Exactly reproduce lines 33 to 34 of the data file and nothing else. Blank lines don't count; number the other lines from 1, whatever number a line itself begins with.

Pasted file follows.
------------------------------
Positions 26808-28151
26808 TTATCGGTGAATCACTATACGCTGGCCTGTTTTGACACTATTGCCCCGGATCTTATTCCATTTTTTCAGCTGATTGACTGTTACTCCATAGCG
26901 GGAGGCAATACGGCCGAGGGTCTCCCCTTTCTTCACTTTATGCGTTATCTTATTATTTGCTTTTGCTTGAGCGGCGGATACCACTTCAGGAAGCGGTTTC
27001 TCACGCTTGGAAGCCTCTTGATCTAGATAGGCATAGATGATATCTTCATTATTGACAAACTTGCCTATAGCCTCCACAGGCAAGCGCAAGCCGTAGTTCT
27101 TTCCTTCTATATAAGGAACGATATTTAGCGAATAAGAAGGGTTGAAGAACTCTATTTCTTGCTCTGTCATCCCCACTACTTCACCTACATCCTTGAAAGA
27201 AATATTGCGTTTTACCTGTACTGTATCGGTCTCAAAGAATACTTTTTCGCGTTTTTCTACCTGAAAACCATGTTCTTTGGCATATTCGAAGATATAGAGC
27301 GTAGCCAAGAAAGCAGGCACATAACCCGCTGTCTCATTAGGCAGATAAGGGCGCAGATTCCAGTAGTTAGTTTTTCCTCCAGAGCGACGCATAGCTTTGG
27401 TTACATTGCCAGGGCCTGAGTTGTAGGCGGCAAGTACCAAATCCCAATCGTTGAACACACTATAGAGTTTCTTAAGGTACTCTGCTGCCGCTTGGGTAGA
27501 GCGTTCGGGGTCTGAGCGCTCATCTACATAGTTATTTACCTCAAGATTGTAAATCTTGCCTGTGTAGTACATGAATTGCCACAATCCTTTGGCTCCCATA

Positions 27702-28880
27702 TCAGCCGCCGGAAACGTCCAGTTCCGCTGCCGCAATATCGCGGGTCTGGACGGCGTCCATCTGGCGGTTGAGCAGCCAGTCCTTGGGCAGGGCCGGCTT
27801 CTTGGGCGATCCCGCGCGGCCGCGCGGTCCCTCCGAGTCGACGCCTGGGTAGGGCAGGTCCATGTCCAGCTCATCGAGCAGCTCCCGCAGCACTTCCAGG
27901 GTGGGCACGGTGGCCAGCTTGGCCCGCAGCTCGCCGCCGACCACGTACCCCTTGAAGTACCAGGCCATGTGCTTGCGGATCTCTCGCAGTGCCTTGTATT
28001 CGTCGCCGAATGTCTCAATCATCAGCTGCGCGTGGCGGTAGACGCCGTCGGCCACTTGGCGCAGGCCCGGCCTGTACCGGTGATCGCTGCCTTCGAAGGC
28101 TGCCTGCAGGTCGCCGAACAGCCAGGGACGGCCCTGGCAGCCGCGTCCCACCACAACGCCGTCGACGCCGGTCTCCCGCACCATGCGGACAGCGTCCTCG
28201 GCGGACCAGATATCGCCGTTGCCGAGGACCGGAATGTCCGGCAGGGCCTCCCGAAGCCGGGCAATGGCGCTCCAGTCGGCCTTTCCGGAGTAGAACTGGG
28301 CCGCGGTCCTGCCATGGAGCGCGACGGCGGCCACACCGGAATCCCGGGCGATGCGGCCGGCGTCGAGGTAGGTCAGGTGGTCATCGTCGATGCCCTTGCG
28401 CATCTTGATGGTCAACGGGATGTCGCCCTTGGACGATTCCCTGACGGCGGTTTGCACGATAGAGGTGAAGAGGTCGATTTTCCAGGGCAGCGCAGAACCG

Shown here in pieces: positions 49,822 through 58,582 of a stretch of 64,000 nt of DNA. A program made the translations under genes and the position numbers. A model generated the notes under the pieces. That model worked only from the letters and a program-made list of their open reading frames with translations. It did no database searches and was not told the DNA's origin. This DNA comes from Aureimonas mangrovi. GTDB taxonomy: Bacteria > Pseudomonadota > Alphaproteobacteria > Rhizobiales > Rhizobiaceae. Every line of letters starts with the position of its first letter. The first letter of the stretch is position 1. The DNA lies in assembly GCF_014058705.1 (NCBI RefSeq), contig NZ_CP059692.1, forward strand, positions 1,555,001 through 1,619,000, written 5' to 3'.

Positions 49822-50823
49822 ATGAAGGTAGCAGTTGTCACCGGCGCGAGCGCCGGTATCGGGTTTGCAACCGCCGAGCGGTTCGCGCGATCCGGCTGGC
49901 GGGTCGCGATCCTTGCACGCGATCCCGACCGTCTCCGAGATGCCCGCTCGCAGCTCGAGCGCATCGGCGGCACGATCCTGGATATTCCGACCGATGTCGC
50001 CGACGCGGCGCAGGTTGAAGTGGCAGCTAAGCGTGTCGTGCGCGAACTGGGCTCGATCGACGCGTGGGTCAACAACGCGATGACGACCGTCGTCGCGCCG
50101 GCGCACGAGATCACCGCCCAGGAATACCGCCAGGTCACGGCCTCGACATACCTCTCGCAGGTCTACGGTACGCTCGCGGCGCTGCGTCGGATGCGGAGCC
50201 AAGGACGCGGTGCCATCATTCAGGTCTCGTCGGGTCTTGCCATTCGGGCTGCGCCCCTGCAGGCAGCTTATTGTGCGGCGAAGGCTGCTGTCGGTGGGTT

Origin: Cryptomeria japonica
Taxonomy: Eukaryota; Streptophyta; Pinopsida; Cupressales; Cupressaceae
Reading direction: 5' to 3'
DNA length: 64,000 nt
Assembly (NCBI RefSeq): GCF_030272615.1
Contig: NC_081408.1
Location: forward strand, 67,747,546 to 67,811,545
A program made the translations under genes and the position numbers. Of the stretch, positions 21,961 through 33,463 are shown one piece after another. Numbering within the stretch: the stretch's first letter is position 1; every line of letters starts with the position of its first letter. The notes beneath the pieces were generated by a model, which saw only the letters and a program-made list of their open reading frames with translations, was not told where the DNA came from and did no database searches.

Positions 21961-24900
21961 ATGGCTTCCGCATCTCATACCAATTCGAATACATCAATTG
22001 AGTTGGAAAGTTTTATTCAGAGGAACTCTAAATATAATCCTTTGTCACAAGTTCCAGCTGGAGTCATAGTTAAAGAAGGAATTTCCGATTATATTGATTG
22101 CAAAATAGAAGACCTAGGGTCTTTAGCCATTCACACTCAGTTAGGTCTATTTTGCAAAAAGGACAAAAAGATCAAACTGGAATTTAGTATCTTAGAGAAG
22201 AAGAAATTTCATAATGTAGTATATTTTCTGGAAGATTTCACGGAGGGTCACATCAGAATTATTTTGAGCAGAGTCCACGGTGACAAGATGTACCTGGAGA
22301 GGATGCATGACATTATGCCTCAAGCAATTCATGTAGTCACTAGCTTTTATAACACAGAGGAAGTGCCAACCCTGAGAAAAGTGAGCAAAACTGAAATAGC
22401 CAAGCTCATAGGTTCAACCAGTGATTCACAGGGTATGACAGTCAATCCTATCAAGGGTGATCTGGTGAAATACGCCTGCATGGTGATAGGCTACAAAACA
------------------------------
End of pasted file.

A program made the translations under genes and the position numbers. Of the stretch, positions 21,961 through 33,463 are shown one piece after another. Numbering within the stretch: the stretch's first letter is position 1; every line of letters starts with the position of its first letter. The notes beneath the pieces were generated by a model, which saw only the letters and a program-made list of their open reading frames with translations, was not told where the DNA came from and did no database searches.

Positions 21961-24900